I ascended up to the second floor at Library And Archives Canada to check out some more that was on display at Doors Open. There was a large room up here with displays and colourful murals, and staff members on hand.
While this building is the headquarters of the organization, there are other buildings associated, including one over on the Gatineau side of the Ottawa River, where a good deal of conservation work goes on. At one table, a couple of staff members were displaying items and talking about the process of restoration. This sample book offered a glimpse of how complex that can be- the woman explained that to put a new cover on a book in such disrepair might require finding out what kind of leather the original cover was, and then slowly re-creating it- complete with seams put in by a curved needle. She noted that just one seam- you can see two of them below her hands- can take an hour to do. Another restorer showed some of the techniques to removing the yellow marks of aging paper (which I should have photographed). That involves creating a gel-like substance with a base created from the scrapings of lily pads of all things. It ends up looking like a soft sheet of translucent rubber, and is applied to old paper for awhile, lifting the discolouration off.
A copy of Queen Elizabeth's proclamation of the Canadian 1982 constitution was on display.
I glanced out the window at the rainy weather. The Garden of the Provinces is there across the street, with the two churches beyond that. We'll start looking at them tomorrow.
Very nice shots !ReplyDelete
Beautiful place. Interesting to look around and take photos.ReplyDelete
Nice to look around.ReplyDelete
Nice! The process of restoration of books I found very interesting. I wonder how they found out that lily pad scrapings can help in the process of cleaning up yellow markings.ReplyDelete
That book restoration demonstration must have been very interesting.ReplyDelete
The restoration process would be very interesting to watch, a real skill to get it right.ReplyDelete
the murals are beautiful.ReplyDelete
The scrapings of lily pads! All this book restoration sounds like magic! :)ReplyDelete
"Doors Open" sounds like a wonderful concept.ReplyDelete
Lilly pads!? Who knew?ReplyDelete
@Nancy: I enjoyed being there.
@Marianne: it was!
@Bill: however they found out, it works.
@Sharon: it was. My mother did book restoration... but nowhere near this level.
@Grace: it would require much patience too!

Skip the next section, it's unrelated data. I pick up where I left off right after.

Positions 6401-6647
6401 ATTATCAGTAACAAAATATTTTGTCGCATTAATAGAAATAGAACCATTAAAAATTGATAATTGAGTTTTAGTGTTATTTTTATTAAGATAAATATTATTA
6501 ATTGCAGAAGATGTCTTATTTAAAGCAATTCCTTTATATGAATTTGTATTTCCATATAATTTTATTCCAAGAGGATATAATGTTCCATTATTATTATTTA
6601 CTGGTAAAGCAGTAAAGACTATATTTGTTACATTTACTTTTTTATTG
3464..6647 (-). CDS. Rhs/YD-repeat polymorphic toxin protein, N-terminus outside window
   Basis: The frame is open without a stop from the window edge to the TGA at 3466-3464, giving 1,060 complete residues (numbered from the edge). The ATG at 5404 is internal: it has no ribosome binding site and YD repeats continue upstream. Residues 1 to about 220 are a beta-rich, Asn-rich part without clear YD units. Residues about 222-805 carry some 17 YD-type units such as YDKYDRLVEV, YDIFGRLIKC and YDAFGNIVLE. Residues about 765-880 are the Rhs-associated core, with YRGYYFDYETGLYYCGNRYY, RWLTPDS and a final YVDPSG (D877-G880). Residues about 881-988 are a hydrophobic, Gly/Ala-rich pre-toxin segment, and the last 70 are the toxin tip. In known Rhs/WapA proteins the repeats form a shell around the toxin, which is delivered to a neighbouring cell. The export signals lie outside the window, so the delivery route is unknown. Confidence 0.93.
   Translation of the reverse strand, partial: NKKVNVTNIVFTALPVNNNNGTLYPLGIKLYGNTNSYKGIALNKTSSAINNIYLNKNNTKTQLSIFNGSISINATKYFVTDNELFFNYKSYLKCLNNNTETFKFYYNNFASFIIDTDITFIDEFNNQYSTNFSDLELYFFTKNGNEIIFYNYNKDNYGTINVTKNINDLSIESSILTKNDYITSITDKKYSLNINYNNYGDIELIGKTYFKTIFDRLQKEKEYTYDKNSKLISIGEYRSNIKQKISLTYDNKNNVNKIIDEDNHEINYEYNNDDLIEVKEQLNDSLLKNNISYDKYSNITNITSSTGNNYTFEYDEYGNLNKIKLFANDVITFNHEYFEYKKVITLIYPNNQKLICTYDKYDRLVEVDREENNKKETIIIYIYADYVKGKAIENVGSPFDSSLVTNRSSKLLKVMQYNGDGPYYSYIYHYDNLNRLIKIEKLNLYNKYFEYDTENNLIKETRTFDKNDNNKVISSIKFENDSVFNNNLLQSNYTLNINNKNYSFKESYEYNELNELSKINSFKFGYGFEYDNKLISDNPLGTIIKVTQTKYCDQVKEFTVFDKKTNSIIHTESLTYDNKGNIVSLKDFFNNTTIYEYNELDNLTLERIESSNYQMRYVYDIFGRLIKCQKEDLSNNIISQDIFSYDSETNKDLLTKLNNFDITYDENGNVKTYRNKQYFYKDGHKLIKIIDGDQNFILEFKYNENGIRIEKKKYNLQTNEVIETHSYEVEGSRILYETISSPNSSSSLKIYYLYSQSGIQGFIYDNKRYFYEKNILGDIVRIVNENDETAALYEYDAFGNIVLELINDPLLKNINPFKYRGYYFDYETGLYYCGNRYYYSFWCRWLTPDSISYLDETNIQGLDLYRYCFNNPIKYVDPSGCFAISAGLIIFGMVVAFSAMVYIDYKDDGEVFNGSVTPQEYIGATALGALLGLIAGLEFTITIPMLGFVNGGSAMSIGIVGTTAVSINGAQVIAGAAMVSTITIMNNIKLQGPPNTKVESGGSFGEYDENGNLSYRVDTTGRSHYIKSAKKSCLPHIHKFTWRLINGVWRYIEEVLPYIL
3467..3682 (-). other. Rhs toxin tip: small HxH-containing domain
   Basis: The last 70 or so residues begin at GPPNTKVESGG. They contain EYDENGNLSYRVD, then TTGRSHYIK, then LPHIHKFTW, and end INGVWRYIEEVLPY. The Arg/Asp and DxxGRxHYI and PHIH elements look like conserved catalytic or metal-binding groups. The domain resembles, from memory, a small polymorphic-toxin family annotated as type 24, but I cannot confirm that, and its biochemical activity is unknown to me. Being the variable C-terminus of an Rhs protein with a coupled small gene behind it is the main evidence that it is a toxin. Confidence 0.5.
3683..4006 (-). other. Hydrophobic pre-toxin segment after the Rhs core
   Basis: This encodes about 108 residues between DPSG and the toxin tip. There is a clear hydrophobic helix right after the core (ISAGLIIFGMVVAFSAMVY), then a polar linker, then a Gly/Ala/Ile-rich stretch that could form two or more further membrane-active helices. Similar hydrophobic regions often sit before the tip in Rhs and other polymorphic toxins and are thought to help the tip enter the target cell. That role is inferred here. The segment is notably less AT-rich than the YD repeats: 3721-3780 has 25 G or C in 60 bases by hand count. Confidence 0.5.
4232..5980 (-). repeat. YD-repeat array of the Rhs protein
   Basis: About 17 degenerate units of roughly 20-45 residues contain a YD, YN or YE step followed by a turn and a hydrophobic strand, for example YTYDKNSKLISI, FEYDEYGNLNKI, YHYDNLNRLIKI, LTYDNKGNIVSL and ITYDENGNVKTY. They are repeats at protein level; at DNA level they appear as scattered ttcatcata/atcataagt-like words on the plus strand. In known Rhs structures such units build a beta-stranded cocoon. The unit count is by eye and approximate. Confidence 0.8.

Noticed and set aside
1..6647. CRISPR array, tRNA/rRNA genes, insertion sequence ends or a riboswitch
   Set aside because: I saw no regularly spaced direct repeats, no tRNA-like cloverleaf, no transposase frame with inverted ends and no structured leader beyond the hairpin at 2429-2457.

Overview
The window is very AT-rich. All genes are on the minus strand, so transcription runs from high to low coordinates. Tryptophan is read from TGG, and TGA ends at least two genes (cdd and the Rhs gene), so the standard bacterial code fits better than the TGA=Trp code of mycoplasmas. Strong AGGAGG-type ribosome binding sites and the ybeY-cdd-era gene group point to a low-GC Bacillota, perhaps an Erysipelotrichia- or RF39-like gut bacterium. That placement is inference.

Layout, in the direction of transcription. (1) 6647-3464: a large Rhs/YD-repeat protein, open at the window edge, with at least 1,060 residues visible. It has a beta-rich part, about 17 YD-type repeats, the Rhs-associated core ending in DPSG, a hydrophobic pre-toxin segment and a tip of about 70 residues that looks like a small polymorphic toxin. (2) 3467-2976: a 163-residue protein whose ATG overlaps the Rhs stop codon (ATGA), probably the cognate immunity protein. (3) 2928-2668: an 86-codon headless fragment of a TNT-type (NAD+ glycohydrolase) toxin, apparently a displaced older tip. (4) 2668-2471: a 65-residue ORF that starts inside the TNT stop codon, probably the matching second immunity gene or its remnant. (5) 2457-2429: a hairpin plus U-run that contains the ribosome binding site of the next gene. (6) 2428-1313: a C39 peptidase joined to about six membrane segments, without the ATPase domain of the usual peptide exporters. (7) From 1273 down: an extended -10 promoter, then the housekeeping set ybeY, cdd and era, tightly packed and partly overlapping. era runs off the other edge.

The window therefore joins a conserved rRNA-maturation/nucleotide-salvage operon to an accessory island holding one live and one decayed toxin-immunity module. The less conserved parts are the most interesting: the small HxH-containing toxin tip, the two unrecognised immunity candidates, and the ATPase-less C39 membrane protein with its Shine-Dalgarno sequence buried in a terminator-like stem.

@Tex: their colours really caught my eye.
@Dina: in a matter of speaking, yes! It starts out looking like powder.
@Kate: it really is. It gets you out to explore the community, and this has worked well here for fifteen years now.
@Cloudia: I wouldn't have known.
I love the marble walls in your first photo and the rain in your last photo!ReplyDelete
I also find the building to be very attractive and am somewhat mesmerized by the process of restoring old books. Lily pads?ReplyDelete
Learning about restoration would be very interesting.ReplyDelete
That's very interesting. Makes you wonder how they discover the methods; scrapings of lily pads sounds quite obscure.ReplyDelete
love the art work and the rain window shot. neat-O!! ( :ReplyDelete
A place to look and learn!ReplyDelete
Excelente trabalho e belas fotografias.ReplyDelete
Um abraço e bom fim de semana.
The rain on the window is my favorite....ReplyDelete
@Linda: thank you!ReplyDelete
@Lowell: who'd have guessed?
@MB: I found it enlightening.
@Jenny: it wouldn't surprise me if it's been around as a technique for a very long time.
@Marleen: it is.
@Francisco: thank you!
@Norma: of course, it wasn't fun walking in it!
Reminds me of a tall apartment building here called The Ascent.ReplyDelete
That would have been really interesting to see them at work!ReplyDelete
I love libraries. That restoration process you described sounds very fascinating. From the looks of the rain, it was a good day to be inside with a good book (or a camera).ReplyDelete
Very amazing things can be done when it comes to restoration. It doesn't come cheap.ReplyDelete
Wow, the process of removing yellow marks off the paper sounds very interesting! Would love to see that myself!ReplyDelete
The book restoration demonstration sounds fascinating! That's something you don't see every day.ReplyDelete
An intriguing place. Love the stairway design in the first photo and the last photo of scenic rain is quite haunting.ReplyDelete
The first two shots are wonderful, specially the second one is a beauty with those paintings. But I like the glance at the book restauration too.ReplyDelete
@Revrunner: those stairs did stand out to me.ReplyDelete
@RedPat: it was.
@SRQ: it was a drenching kind of day.
@Tamago: I found it interesting to compare treated and untreated pages.
@Kay: definitely not.
@Gemma: I seem to have photographed quite a number of staircases this time.
The recreation of old books is fascinating.ReplyDelete
I saw a cool book binding machine at the Chestervile museum! Good post. Those were the days, my friend!ReplyDelete
It's quite a rarity to do these days.Delete